Palmyra Isis Syria
The Great Colonnade at Palmyra was built during the second and third centuries and stretches for more than a kilometre. iStock

The Islamic State (Isis) is in control of more than 50% of the Syrian territory after the capture of the central city of Palmyra, according to a monitoring group.

The London-based Syrian Observatory for Human Rights (SOHR) said IS fighters had entered the ancient ruins of the 2,000-year-old world heritage site after seizing the city's military air base, prison and intelligence headquarters.

The Islamist group claimed to be in complete control of the city after the "collapse" of pro-government forces. The retreating forces "left behind a large number of [their] dead", IS said on Twitter.

The military victory represents a serious setback for embattled president Bashar al-Assad, as Palmyra sits on a strategic route that connects the capital, Damascus, and the contested eastern city of Deir al-Zour. It is also the first time that IS has taken over a city directly controlled by the Syrian army.

Clashes between the jihadists and Syrian government forces left at least 100 Assad fighters dead, according to the monitoring group.

Unesco's Director-General Irina Bokova said she was "deeply concerned" by the situation.

Damascus-based antiquities director Maamoun Abdulkarim told IBTimes UK on Wednesday that Palmyra's destruction at the hands of IS would be a "catastrophe" not only for Syrians "but also for the entire world".

Abdulkarim said a band of "monuments men" have helped move hundreds of artefacts and statues from the site. "They have done an excellent job to move the most precious artefacts and statues out of Palmyra and evacuate them from the site. It's an excellent, impossible operation," he said.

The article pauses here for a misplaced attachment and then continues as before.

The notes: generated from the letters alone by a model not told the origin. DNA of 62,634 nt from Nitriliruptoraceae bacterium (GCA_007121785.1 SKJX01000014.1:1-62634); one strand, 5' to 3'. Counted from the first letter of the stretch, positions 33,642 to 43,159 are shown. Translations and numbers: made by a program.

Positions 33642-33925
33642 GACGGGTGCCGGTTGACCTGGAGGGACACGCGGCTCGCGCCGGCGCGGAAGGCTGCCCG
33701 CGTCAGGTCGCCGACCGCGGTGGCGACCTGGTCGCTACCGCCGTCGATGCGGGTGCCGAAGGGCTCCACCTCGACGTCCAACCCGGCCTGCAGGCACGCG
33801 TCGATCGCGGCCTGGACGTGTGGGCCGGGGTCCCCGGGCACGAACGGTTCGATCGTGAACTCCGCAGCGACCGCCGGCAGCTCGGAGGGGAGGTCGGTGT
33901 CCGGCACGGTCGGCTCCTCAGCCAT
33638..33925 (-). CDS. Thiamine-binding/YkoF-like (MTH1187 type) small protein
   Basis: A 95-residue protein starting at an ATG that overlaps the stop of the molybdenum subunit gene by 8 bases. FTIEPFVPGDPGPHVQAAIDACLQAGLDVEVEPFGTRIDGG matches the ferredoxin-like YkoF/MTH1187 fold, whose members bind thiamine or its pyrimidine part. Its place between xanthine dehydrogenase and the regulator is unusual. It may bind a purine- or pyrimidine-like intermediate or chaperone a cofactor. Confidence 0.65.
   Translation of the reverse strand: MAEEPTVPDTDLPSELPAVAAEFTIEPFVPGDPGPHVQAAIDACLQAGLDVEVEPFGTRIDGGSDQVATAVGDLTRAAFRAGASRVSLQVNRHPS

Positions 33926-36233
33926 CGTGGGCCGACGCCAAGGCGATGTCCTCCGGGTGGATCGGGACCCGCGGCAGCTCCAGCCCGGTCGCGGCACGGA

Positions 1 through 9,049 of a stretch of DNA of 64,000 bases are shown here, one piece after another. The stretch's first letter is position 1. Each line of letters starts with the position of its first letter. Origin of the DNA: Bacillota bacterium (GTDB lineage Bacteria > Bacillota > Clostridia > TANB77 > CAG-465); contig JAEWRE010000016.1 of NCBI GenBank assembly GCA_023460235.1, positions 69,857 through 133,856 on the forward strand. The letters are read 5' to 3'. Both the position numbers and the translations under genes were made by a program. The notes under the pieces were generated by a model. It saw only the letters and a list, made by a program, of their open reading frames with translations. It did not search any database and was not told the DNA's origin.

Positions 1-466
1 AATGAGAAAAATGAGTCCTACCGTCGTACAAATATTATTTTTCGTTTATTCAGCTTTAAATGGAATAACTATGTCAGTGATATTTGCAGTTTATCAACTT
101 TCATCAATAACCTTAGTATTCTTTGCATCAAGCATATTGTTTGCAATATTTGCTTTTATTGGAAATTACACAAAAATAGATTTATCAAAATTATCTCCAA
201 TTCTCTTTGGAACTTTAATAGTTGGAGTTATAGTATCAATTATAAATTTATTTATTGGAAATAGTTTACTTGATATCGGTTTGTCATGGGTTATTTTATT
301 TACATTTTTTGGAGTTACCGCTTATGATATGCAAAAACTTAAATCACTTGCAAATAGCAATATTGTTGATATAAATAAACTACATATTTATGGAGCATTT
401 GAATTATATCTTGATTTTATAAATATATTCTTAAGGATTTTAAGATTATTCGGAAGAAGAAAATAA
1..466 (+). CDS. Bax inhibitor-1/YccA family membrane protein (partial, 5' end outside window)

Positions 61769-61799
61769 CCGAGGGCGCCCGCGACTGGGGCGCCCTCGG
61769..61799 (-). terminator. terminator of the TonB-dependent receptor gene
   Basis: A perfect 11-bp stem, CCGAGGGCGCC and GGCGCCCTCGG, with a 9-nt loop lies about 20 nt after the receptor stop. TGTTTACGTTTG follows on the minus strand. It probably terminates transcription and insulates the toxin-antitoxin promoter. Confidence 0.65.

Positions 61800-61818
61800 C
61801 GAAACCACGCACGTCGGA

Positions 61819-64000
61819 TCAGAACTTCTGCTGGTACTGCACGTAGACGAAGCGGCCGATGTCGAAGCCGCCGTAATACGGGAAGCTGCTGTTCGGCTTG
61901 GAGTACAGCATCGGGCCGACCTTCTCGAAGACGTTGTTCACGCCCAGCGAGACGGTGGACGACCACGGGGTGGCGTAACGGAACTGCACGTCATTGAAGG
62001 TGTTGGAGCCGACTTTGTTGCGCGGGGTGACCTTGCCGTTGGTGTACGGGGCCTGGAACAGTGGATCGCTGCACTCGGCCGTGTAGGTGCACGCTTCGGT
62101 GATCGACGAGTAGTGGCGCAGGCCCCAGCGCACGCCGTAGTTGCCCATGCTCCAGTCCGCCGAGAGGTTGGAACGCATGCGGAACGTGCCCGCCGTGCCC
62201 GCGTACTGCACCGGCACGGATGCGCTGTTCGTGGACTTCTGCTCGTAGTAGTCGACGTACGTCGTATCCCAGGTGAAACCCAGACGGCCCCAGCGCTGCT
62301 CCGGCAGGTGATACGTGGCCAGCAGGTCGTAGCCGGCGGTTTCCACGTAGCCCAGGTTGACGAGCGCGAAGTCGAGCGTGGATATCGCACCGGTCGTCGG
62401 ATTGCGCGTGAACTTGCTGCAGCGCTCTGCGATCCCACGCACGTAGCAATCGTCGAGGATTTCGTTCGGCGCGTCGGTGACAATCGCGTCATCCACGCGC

The UN describes Palmyra as a site of "outstanding value". An ancient metropolis and a caravan hub of several civilisations, Palmyra is full of precious sculptures and artefacts. It is renowned for its urbanism – a unique mix of Roman architecture with Greek-Persian and Babylonian influences – admired for its famous colonnaded main street and revered in particular for the temple of Baal, considered one of the most important cultural monuments of the entire region.

"Palmyra was at the crossroads between Orient and Occident, a blend between two arts and cultures," Abdulkarim said, calling on the international community to prevent the city's heritage from being destroyed.

"Its destruction would be a catastrophe. Did you see what happened in Nimrud and Hatra?" he said, referring to the Iraqi ancient archaeological sites bulldozed and blown-up by IS.

The jihadist group started attacking Palmyra city on 13 May. More than 138 fighters, including 73 soldiers and 65 jihadists, have been killed during fighting. The governor of Homs province said the situation was "under control". Talal Barazi said: "The army has sent reinforcements and it is bombing the (IS) positions from the air."

Palmyra City houses about 35,000 people, including displaced Syrians who escaped violence in their hometowns.